It may not have been the stereotypically excitable Italian rant portrayed on Match of the Day, but Paolo Di Canio's eerily calm post-match criticism of his defeated players was certainly withering. His young starting strike force of Ji Dong-won and Connor Wickham were subjected to the lion's share of the opprobrium in the wake of their side's reverse and will have been dismayed by the manner in which their work rate, character and intelligence were traduced.
"We don't ask the moon," explained Di Canio. "Not lose every ball under pressure. We don't ask the moon. Even the corner, the young fella [Ji], he can keep the ball much better if they have more desire. And if they play less empty in the brain they can keep the ball more. At the moment they are empty."
Empty in the brain, then. Stupid. Some might say it is a harsh assessment with which to go public, not least because Di Canio had earlier accused the South Korean of cowardice, suggesting Ji had ducked out of a first-half header when presented with a glorious opportunity to equalise after Sunderland had gone a goal down. Their now customary slapstick defending at corners had enabled Danny Gabbidon to open the scoring from three yards out, although the Wales international seemed oblivious to the fact that it was indeed he who had bagged the gift-wrapped goal.
Steven Fletcher's return from long-term injury was one of few positives on another gloomy day for travelling Mackems and the Scotland striker levelled the scores with a fine header after the interval, when he had been brought on for a supposedly angry Ji.
"I am more disappointed than him," said Di Canio, who denied rumours the beleaguered striker had stormed out of the dressing room upon learning he was to be replaced. "I think also the people, the fans … because the expectation on him is very high because he can do much better, even in only keeping the ball." Ouch.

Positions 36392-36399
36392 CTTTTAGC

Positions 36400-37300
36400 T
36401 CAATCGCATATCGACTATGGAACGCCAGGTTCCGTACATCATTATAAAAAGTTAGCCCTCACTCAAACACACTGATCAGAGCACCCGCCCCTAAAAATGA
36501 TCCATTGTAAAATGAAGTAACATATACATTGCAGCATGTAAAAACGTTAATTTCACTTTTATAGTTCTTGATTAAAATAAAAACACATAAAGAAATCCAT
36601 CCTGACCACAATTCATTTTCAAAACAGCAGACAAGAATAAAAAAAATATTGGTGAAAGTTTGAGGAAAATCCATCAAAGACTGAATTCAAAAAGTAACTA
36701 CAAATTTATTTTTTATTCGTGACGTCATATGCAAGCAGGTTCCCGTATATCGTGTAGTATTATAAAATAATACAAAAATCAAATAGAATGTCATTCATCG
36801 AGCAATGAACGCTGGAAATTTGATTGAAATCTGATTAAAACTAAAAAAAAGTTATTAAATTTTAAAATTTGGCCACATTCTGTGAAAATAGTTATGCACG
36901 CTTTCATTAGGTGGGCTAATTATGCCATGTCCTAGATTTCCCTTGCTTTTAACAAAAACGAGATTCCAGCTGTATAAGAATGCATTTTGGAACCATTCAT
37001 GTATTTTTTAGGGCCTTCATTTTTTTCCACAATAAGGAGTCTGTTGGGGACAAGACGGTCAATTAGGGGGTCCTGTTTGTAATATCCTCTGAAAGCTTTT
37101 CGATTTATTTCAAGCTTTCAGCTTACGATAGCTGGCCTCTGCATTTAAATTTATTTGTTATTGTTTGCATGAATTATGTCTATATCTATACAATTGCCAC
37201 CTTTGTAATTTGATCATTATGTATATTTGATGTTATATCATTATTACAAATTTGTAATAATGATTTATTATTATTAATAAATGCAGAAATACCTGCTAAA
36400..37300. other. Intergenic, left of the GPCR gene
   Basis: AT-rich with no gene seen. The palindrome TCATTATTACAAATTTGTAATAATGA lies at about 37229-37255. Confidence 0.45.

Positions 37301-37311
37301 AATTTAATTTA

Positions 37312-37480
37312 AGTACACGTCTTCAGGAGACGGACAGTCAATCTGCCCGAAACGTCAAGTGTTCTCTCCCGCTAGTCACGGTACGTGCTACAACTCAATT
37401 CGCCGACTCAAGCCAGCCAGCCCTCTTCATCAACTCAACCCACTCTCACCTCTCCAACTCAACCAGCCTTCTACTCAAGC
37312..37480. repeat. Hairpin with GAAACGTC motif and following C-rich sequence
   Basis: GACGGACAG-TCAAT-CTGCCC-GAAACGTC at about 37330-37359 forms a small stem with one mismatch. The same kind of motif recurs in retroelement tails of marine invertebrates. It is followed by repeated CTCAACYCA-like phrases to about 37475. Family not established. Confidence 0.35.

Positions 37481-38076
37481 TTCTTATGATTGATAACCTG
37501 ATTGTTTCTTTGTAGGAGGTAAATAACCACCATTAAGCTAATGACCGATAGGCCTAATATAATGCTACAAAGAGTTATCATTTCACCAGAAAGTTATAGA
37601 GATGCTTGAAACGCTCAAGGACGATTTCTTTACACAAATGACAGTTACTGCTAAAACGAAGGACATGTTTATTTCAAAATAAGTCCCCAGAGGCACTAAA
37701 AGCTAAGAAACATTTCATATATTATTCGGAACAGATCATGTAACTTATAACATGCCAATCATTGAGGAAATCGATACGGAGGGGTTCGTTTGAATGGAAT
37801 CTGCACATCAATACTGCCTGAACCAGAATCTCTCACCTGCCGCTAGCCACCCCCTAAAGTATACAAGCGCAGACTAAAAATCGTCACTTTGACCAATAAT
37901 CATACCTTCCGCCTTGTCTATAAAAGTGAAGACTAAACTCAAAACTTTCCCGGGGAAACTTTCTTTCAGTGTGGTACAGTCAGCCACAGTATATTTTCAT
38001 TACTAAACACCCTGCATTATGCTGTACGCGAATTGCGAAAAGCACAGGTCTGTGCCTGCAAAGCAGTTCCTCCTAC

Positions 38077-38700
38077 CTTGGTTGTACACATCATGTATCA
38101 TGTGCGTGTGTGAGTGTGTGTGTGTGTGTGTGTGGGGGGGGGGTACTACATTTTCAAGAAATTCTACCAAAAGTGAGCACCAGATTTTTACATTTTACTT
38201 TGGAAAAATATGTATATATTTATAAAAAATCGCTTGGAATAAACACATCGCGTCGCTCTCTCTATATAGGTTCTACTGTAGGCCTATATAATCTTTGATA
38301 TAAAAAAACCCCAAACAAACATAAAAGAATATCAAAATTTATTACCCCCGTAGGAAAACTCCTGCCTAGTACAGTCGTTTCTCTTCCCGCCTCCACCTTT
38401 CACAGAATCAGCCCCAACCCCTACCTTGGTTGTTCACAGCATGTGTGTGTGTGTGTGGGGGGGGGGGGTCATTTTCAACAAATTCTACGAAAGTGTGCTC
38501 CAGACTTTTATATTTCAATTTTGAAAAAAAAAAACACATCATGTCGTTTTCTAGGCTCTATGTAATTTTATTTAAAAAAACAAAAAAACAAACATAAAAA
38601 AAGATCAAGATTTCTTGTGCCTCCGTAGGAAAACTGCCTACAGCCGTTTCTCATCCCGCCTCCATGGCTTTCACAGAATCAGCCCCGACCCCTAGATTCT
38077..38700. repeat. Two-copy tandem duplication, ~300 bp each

Di Canio's captain, John O'Shea, was another player to feel the public lash of his manager's tongue, for his contribution to Palace's second. The centre-back needlessly tripped Palace's record signing Dwight Gayle just inside the penalty area and was dismissed for his troubles moments before the former Dagenham and Redbridge striker, signed for £6.5m from Peterborough United, restored his side's lead with his first Premier League goal.
"I don't think even the most arrogant player in the world can argue if you say that the first two goals were absolutely rubbish," Di Canio said. In truth, it was difficult to disagree.
On an afternoon on which Premier League goals were few and far between, Crystal Palace's third was a thing of great beauty and a fine way to draw the final curtain on an entertaining game. With the excellent Jason Puncheon and Mile Jedinak having repeatedly tried their luck with a series of speculative pot-shots, it was left to the substitute Stuart O'Keefe to show the pair the way to goal. His long-range effort fizzed past Keiren Westwood deep in injury time, prompting scenes of delirium in the stands and some embarrassing dad-dancing from Ian Holloway.
"It's like a casserole, like a cake," said the Palace manager afterwards, when discussing his well-documented difficulties when it comes to assembling a squad. "You need all different types of ingredients. That's gospel truth, so don't turn this into a mad Holloway … whatever, because it's true. You need a blend, a mix and a balance."
Having just announced the signing of the Reading winger Jimmy Kébé and Huddersfield full-back Jack Hunt, Holloway raised quite a few eyebrows with his announcement that he still hopes to add "another four or five players" to his pleasing mix.
Should he find himself in the market for an out-of-sorts and "empty in the brain" South Korean striker, his opposite number might be able to steer him in the direction of just such a man.
Man of the match: Jason Puncheon (Crystal Palace)